The battle for UNISON is on

As the UNISON NEC draw up new plans to counter the Tories, a UNISON activist reports on the lengths the union bureaucracy will go, to stifle the left.

 

UNISON is finally moving in a healthy direction after years of failing to properly resist the Tory attacks on the public sector and its members. The response from UNISON, the country’s largest union, has swung between weak and non-existent. Now the NEC has a majority on it of people who want to take the fight to the Tories over privatisation and pay and tear through the austerity agenda of this vicious government,

Sadly not everyone on the leadership agrees. The old guard are intent on slowing everything to a crawl and frustrating the new direction with every trick in the book. There has now been a serious clash at UNISON NEC over a series of motions that were tabled by the majority left NEC members. They focussed on democratic changes to make the NEC meet more regularly, empower the presidential team to meet between meetings for decision making and to keep officers in posts if they are being victimised by their employers. It also empowered the presidential team to seek independent legal advice and to ensure that all disciplinary issues went through the NEC.

In response the right screamed that this was a ‘power grab’ by the left and that they were rule changes that could only be agreed at National Conference. Four of the motions were declared ‘out of order’. Both of these claims were untrue and politically motivated criticisms.

In reality all of the motions were within the rules as none of them contravened the rule book. For instance, the motion to make the NEC meet 6 times a year rather than five times a year was perfectly in order – the rule book says that the NEC should meet “at least four times a year” it does not restrict it to only meeting four times a year.

The UNISON minority opposition, desperate to stop the rule changes, asked a junior solicitor to issue a legal opinion in which he announced four of the motions were out of order. It went further and argued that the NEC members that brought them were in danger of failing their fiduciary duty to the union, a warning sign that the right is intent on trying to declare members of the left in breach of UNISON rules and potentially open for disciplinary action.

In response the UNISON NEC majority asked well known employment lawyer John Hendy QC from the Institute of Employment Rights for his legal advice. Hendy’s report was conclusive, the motions were all in order and claims otherwise were simply factually wrong.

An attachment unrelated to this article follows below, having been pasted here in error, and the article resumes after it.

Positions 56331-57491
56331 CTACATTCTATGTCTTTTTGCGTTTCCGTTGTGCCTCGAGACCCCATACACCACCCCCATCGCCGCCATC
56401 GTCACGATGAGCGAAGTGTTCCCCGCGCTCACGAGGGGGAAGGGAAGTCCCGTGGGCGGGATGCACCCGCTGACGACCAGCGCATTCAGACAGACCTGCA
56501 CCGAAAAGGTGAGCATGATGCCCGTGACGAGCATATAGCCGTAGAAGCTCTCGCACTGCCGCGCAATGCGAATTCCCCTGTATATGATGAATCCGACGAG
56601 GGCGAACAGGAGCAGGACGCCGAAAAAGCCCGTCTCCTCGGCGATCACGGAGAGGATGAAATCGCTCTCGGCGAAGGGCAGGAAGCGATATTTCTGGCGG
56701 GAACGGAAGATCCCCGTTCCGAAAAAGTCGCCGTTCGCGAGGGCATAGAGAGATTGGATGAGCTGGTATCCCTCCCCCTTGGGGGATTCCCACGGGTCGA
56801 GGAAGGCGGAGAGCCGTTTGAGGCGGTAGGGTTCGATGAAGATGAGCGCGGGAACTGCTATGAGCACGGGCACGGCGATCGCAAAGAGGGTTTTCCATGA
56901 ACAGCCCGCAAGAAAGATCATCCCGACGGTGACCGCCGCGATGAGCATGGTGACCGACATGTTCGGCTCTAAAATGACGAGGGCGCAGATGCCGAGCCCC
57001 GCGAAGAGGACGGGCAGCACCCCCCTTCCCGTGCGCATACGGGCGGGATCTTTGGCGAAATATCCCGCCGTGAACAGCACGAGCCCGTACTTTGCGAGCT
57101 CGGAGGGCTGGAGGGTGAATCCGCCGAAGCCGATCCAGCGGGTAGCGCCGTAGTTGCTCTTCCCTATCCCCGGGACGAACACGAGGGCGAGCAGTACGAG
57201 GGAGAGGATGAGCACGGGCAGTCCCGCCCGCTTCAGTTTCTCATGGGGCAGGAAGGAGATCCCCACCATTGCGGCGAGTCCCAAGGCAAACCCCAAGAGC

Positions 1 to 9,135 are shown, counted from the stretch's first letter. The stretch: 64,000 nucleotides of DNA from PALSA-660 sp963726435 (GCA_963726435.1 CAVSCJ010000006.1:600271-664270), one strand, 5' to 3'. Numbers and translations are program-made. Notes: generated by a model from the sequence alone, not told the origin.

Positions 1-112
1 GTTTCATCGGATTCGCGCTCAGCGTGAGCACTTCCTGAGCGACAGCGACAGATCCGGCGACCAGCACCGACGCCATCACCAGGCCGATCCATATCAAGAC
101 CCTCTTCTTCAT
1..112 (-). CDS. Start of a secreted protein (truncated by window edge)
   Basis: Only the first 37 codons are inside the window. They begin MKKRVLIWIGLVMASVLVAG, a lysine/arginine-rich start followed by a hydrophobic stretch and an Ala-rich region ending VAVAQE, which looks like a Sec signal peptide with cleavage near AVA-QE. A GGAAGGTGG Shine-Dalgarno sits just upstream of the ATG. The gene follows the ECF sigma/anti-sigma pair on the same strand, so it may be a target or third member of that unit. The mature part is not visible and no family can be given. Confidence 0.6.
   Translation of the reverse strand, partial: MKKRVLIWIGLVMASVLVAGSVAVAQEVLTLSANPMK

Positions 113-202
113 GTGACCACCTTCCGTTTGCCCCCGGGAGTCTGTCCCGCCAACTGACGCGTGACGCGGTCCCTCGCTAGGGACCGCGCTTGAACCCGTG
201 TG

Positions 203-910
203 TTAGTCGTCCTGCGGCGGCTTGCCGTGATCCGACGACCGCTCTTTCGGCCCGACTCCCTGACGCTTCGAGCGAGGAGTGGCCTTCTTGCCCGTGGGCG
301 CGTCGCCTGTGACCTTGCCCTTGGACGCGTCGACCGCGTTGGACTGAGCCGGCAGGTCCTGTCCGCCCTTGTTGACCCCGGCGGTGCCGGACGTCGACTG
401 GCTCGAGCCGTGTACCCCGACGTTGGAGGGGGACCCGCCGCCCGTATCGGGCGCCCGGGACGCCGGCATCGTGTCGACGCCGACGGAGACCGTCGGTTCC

Dangers, opportunities

The danger is twofold. Firstly that the left does not control the UNISON machinery. This is why it was possible for an unnamed UNISON paid officer to send out a notice to all branch secretaries within 30 minutes of the NEC declaring the motions ‘unlawful’ and declaring that they would be ignored.  The left put out a statement on its Facebook group (around 500 members) the next day. The right are still in a strong position to control the narrative.

There is also a danger that the more the left gets bogged down in internal battles on committees the more rank and file members feel alienated from what is going on. Most members are not informed of the dispute on the NEC, and even if they did know it might just look like two factions arguing over ‘interpretations of the rules’.

What is urgently needed is a bold industrial strategy. An enthusiastic pay campaign in health and local government that gets the biggest possible turn out we can manage. We know we have to beat the 50% threshold for votes so there is an uphill struggle but with enough determination and energy we can get a strong turnout with a big enough for a mandate.

All the right have to offer is demoralisation and demobilisation. We have to show a better way. 

We need a huge turn out for the COP26 protest on 6 November to show that it is workers that will lead the opposition to run away climate change and that we have the power to change the world if we fight hard enough for it. We need clear opposition to the racist Nationality and Borders Bill and the Police, Crime, Sentencing and Courts Bill which will make social movement organising a crime. Opposition not just in words but in deeds.

The danger is that the right bog the left down in internecine committee-based warfare that doesn’t impact the life of ordinary members. The way to ensure we consolidate our power in one of the most important trade unions in the country is to turn outwards through mass recruitment campaigns based on a class fight against the Tories and the bosses.


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